Saletan on Scalia
William Saletan has this interesting analysis of Justice Scalia's blatant hypocrisy on the subjects of abortion and assisted suicide. Here's an excerpt:
Principle 1 is to beware value judgments disguised as fact or reason. In Casey, Scalia derided his colleagues for reaffirming Roe v. Wade. He accused them of invoking “what the Court calls 'reasoned judgment' ... which turns out to be nothing but philosophical predilection and moral intuition.” In Stenberg, he faulted the other justices for applying a standard that “can not be demonstrated true or false by factual inquiry or legal reasoning. It is a value judgment.”
That was Scalia's principle on abortion. On assisted suicide, however, the principle gets in his way. The latest case, Gonzales v. Oregon, involves a law, directly approved twice by Oregon voters, that lets doctors prescribe drugs so terminally ill people can kill themselves. Years ago, then-Sen. John Ashcroft of Missouri asked then-Attorney General Janet Reno to block the law. She refused, citing states' rights. Ashcroft asked his Senate colleagues to pass legislation to block the law, but they refused, too. So, when President Bush took office, Ashcroft got Reno's job, ordered up an in-house legal memo that said assisted suicide wasn't a “legitimate medical purpose,” and declared that the Controlled Substances Act of 1970 gave him authority to strip the license of any doctor who prescribed lethal drugs under the Oregon law.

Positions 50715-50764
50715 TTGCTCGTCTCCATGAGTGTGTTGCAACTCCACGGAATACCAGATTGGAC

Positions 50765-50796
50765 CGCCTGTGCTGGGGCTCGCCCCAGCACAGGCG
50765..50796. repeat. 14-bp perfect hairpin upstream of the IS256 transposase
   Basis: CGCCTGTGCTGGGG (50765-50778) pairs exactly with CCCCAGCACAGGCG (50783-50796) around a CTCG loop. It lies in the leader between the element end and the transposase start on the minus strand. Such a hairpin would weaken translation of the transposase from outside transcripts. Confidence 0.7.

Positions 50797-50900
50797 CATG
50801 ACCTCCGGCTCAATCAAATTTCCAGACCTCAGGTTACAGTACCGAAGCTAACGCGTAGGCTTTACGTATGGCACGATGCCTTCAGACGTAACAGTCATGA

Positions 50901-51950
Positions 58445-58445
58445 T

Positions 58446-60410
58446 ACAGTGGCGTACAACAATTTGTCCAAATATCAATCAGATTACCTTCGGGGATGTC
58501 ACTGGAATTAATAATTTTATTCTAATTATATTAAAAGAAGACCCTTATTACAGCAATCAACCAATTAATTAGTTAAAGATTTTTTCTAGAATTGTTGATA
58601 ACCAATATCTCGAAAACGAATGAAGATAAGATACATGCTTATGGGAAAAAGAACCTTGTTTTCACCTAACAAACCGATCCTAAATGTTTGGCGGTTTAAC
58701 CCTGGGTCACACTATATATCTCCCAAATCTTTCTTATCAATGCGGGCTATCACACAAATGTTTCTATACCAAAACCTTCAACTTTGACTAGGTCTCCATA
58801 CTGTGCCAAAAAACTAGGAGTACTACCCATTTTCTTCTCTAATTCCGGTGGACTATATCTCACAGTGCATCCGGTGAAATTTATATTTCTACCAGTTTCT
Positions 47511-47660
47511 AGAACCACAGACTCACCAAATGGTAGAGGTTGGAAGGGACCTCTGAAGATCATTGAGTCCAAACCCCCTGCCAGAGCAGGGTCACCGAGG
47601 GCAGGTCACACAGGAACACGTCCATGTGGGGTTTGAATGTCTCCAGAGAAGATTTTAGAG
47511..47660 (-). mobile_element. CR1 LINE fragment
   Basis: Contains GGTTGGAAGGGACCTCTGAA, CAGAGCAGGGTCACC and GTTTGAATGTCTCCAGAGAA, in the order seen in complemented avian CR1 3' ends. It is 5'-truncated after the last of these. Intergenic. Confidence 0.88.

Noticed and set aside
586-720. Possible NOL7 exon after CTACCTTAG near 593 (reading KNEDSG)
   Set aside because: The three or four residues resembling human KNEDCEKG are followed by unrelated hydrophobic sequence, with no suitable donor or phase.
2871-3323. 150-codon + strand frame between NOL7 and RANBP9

Six of Scalia's colleagues conclude that what counts as a “legitimate medical purpose” is a value judgment and that on such questions, a 30-year-old law aimed at hippie stoners doesn't authorize the U.S. attorney general of 2001 to superimpose his moral intuition on the assisted-suicide-policy decision of Oregon voters. Scalia, however, says Ashcroft's definition of “legitimate medical purpose” isn't a value judgment; it's pure reason. He repeatedly calls it the “most natural” and “most reasonable” interpretation of that phrase.
Scalia chides the court's majority for confusing “the normative inquiry of what the boundaries of medicine should be—which it is laudably hesitant to undertake—with the objective inquiry of what the accepted definition of 'medicine' is.” Those silly justices—they applied Scalia's principle when it didn't lead to the result he wanted! To justify Ashcroft's interpretation, you have to spin it as objective, not subjective. Accordingly, Scalia opines, “The use of the word 'legitimate' connotes an objective standard of 'medicine,' and our presumption that the CSA creates a uniform federal law regulating the dispensation of controlled substances ... means that this objective standard must be a federal one.”
Saletan goes on to describe two other examples of Scalia's hypocrisy.
In a lot of circles Sclaia gets presented as the model of a principled justice. He preaches “originalism.” He's not one of those activist judges who just find in the constitution whatever it is they want to do anyway. Some of his more sycophantic admirers are fond of telling stories about how he tracks down dictionaries from two hundred years ago to determine what particular words meant at the time they were written.
In reality he is as much an activist as the people he criticizes. He espouses originalism, one suspects, because most of the time that is the language that provides the best cover for what he thinks the Constitution ought to say. But when abstract legal principles get in the way of his preferred view of the world, as in the Oregon assisted suicide case or in “Bush v. Gore”, the principles go out the window in a hurry.